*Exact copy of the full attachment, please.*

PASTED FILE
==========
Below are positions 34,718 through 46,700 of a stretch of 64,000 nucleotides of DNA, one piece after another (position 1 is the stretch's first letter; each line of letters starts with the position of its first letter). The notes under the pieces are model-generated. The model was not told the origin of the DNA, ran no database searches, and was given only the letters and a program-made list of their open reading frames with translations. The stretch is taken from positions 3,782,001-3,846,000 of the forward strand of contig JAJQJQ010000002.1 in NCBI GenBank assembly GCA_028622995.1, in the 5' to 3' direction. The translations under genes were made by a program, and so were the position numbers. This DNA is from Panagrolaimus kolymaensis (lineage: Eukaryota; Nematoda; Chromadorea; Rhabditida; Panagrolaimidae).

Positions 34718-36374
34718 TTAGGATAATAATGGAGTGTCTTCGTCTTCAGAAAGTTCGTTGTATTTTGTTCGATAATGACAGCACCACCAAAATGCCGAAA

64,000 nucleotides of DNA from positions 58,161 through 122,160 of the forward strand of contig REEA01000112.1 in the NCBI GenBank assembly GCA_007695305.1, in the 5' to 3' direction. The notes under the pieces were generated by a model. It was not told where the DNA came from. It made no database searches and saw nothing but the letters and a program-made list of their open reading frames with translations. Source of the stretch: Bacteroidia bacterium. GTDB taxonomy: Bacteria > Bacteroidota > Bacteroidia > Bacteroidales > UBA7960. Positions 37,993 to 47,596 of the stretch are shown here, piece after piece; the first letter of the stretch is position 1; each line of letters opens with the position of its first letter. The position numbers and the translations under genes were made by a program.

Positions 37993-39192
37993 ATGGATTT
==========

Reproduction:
Below are positions 34,718 through 46,700 of a stretch of 64,000 nucleotides of DNA, one piece after another (position 1 is the stretch's first letter; each line of letters starts with the position of its first letter). The notes under the pieces are model-generated. The model was not told the origin of the DNA, ran no database searches, and was given only the letters and a program-made list of their open reading frames with translations. The stretch is taken from positions 3,782,001-3,846,000 of the forward strand of contig JAJQJQ010000002.1 in NCBI GenBank assembly GCA_028622995.1, in the 5' to 3' direction. The translations under genes were made by a program, and so were the position numbers. This DNA is from Panagrolaimus kolymaensis (lineage: Eukaryota; Nematoda; Chromadorea; Rhabditida; Panagrolaimidae).

Positions 34718-36374
34718 TTAGGATAATAATGGAGTGTCTTCGTCTTCAGAAAGTTCGTTGTATTTTGTTCGATAATGACAGCACCACCAAAATGCCGAAA

64,000 nucleotides of DNA from positions 58,161 through 122,160 of the forward strand of contig REEA01000112.1 in the NCBI GenBank assembly GCA_007695305.1, in the 5' to 3' direction. The notes under the pieces were generated by a model. It was not told where the DNA came from. It made no database searches and saw nothing but the letters and a program-made list of their open reading frames with translations. Source of the stretch: Bacteroidia bacterium. GTDB taxonomy: Bacteria > Bacteroidota > Bacteroidia > Bacteroidales > UBA7960. Positions 37,993 to 47,596 of the stretch are shown here, piece after piece; the first letter of the stretch is position 1; each line of letters opens with the position of its first letter. The position numbers and the translations under genes were made by a program.

Positions 37993-39192
37993 ATGGATTT